The Eight Stallions as a home The eight stallions are not a precedent in modern times, but in ancient times many horse lovers liked to use the stallions as home decorative paintings, the beautiful symbolism is of great help to family fortune, and the eight stallions were prevalent in a certain period of history. Hanging the Eight Stallions in the living room is a metaphor for flying. The vibrant and vigorous nature of the galloping horses gives people the strength to forge ahead and make them feel happy. The Chinese have strong customs and we are taught by Confucianism that everyone wants their family to be harmonious and prosperous, so hanging a pair of Eight Stallions is not only vibrant but also has a positive effect on family fortune. Hanging the Eight Stallions at home is definitely the best choice for feng shui symbolism.
The horse is regarded as an auspicious beast for officialdom and advancement. Due to its unrestrained nature and its strong and unending qi, the work of the horse has an uplifting effect on people. The horse can drive the flow of wealth and make the career smoother, with the beautiful symbolism of horse to success”.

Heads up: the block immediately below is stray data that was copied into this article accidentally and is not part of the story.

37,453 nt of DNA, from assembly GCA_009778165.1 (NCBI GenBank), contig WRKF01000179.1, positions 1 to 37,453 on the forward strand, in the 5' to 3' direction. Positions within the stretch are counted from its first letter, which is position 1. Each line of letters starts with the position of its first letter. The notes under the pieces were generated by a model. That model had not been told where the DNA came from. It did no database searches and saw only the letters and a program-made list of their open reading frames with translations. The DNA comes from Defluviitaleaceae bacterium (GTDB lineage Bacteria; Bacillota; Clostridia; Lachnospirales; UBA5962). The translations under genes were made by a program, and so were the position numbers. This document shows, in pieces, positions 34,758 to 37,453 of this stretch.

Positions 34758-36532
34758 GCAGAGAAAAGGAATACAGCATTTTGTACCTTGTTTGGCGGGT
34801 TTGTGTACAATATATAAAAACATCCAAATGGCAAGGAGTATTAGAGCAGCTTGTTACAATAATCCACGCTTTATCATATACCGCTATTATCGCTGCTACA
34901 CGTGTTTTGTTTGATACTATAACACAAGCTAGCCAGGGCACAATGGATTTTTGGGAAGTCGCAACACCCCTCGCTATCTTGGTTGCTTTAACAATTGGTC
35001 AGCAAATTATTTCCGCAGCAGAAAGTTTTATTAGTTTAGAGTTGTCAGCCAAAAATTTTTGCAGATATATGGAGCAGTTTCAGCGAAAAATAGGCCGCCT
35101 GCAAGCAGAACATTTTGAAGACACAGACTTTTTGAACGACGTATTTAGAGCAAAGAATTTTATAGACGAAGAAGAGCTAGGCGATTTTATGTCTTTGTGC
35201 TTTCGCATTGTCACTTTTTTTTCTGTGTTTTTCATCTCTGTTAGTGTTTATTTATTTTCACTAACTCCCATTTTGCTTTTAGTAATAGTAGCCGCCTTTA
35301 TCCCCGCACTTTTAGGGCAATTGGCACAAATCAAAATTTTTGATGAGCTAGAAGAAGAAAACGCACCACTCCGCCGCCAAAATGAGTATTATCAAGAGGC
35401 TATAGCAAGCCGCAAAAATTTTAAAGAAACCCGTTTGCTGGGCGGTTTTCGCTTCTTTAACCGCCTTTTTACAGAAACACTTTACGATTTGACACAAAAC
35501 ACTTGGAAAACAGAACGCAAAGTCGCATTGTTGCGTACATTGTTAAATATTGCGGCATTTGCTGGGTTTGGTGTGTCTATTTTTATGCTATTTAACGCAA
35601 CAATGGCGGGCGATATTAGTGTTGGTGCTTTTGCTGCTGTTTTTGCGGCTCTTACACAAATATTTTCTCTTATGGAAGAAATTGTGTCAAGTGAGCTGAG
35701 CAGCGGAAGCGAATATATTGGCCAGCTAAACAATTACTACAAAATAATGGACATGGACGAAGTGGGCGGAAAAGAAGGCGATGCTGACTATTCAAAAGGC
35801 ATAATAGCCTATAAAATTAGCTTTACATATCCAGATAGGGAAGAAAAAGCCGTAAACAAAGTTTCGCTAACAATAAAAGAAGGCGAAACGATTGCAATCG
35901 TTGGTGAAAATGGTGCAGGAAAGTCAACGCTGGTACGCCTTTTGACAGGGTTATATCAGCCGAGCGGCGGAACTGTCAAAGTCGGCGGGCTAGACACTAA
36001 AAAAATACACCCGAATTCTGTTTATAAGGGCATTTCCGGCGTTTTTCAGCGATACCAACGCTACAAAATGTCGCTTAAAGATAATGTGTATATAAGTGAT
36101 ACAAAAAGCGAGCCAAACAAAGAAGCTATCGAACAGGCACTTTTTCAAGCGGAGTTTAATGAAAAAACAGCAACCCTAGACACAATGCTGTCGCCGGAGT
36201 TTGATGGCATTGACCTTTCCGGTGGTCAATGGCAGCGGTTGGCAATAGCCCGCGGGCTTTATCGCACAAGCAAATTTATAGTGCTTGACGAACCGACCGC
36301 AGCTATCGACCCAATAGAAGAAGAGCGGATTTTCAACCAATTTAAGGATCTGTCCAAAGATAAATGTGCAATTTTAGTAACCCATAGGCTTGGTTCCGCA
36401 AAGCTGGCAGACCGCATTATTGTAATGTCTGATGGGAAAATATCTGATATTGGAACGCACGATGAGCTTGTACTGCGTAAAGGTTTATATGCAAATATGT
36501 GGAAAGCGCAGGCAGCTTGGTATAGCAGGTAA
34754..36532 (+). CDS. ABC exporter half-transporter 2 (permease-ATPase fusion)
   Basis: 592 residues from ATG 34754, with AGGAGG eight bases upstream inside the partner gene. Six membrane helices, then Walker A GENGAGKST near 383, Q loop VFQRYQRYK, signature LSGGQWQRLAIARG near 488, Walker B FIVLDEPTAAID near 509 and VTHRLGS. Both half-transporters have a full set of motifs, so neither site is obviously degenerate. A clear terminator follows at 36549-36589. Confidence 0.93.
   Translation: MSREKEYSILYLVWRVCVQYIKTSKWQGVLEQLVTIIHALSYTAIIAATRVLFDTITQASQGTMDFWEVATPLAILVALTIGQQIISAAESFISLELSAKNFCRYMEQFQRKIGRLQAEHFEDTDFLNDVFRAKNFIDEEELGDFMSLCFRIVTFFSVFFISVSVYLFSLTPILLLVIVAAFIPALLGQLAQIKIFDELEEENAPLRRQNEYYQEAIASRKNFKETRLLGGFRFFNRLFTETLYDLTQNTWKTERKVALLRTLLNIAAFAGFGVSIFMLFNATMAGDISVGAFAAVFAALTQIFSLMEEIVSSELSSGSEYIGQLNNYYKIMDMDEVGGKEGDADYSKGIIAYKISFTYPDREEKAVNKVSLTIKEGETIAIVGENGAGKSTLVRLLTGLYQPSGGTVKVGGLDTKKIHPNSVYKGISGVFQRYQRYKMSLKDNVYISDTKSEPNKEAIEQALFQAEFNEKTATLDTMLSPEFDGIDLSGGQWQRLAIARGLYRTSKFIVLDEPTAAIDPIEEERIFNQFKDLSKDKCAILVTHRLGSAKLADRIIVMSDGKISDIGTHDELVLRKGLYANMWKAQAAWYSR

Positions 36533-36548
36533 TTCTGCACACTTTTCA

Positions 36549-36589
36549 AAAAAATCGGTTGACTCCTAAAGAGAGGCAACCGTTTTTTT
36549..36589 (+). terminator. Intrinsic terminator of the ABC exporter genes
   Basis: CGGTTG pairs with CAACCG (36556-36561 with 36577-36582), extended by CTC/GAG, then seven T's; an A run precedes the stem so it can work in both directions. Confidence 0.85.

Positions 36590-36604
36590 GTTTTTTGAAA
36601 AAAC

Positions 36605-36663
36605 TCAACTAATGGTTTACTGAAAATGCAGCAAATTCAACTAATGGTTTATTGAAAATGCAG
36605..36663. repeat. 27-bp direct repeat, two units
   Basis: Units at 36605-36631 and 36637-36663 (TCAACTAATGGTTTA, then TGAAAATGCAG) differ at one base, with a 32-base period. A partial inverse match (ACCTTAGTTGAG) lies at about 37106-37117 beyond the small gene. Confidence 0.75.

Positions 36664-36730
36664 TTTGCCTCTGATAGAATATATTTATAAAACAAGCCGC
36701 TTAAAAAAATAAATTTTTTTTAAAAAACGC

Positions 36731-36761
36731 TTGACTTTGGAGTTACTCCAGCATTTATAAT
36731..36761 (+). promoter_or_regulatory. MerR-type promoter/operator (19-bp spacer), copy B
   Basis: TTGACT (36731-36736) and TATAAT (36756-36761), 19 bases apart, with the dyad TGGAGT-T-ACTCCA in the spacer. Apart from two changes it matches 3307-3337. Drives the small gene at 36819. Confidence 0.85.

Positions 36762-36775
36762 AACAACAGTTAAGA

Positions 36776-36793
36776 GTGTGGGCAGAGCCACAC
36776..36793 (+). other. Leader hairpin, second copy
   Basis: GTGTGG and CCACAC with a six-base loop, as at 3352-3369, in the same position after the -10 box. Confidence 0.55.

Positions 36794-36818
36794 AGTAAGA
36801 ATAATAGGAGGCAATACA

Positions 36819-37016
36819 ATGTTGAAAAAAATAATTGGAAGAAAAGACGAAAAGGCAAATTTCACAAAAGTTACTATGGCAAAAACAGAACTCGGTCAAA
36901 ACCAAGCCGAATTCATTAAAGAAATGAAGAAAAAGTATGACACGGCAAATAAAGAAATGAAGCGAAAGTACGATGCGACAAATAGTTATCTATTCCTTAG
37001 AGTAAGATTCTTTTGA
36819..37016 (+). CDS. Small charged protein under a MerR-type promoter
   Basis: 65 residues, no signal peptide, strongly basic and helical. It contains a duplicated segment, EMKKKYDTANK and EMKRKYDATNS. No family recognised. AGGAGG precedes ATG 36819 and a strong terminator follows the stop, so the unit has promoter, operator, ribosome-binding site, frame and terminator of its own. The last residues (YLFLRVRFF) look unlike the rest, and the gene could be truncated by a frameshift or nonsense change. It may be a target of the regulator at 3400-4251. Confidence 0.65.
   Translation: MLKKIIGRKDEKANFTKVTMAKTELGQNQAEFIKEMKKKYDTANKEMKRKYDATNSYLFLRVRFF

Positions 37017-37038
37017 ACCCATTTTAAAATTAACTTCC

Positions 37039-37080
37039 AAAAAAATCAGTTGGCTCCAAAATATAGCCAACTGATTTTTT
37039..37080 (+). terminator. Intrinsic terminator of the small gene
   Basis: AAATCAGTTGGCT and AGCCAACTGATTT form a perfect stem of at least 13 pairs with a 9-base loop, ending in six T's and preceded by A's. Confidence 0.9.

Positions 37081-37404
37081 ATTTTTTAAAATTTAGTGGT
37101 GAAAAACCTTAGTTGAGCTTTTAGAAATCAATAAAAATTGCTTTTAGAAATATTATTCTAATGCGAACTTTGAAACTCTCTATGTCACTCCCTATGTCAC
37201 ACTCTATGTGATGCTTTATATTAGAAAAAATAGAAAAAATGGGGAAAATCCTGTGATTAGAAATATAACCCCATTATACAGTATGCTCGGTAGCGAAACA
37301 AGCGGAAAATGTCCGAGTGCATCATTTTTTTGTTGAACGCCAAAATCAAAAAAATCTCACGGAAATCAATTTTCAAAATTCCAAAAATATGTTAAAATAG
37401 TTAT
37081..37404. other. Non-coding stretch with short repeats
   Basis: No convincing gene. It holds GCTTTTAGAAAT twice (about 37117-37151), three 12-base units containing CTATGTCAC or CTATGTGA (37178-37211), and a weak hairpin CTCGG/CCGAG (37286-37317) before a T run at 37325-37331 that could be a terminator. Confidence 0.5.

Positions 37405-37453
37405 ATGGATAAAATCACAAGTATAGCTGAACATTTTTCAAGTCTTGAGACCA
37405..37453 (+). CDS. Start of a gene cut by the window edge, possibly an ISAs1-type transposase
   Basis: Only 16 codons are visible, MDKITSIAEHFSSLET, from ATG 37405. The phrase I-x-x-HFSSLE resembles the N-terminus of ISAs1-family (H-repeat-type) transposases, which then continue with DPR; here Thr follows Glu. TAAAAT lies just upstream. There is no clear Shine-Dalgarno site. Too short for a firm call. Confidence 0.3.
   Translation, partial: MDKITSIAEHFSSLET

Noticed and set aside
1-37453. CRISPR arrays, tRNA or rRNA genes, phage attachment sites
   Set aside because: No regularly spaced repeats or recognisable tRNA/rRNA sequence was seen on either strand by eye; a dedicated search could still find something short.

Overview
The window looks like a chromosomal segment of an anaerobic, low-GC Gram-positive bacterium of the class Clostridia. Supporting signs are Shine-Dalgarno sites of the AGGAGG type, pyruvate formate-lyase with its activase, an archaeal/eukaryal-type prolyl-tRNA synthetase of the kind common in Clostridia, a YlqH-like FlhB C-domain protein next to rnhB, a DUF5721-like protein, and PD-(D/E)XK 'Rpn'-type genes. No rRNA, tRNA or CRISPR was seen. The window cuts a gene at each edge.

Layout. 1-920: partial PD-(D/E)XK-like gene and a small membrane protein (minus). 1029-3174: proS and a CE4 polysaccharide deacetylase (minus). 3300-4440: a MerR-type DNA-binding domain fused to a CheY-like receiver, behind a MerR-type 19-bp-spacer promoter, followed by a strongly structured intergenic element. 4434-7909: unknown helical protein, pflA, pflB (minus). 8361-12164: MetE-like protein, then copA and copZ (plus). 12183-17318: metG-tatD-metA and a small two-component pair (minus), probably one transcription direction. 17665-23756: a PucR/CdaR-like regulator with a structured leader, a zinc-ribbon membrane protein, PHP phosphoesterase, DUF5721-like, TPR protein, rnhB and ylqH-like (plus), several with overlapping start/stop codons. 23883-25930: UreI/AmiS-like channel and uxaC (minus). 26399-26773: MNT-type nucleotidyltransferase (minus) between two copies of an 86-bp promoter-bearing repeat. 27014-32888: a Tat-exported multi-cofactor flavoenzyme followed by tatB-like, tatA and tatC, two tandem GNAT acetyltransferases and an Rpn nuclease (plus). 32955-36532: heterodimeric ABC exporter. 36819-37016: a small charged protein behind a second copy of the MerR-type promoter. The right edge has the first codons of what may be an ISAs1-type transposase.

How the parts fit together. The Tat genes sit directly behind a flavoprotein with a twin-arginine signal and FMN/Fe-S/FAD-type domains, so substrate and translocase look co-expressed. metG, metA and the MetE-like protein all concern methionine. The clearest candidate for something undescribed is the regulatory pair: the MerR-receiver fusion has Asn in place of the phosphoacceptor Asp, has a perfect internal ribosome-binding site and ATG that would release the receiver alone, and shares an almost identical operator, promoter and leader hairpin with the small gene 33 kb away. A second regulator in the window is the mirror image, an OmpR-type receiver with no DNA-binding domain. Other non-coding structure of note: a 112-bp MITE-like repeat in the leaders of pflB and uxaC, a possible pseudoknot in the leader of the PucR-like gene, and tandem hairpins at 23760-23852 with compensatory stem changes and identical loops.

And among the twelve Earthly Branches, the horse is in the year Wu, which is a time of prosperity, when everything is thriving and full of vitality, as the poem goes: “A day of 10,000 miles runs through spring and autumn, the horse’s hoofs stampede on the song to stimulate the ambition, and hires the mountains and rivers to create glory. The poem is full of impassioned ambition and a steady pace towards success, creating one brilliant career after another.
The Eight Stallions in the living room is a metaphor for success and prosperity. Horses are fire in the five elements, and those born in spring and winter are all lacking in fire, so a horse with fire can make up for the deficiency. In addition, the vigour of a galloping horse will give people the strength to forge ahead and make them feel happy and full of motivation.
Feng shui painting size: horizontal:132cm; height:65cm
Warm note: the work is framed but without a wooden frame and is packaged in a long brocade box.
kelly yeo –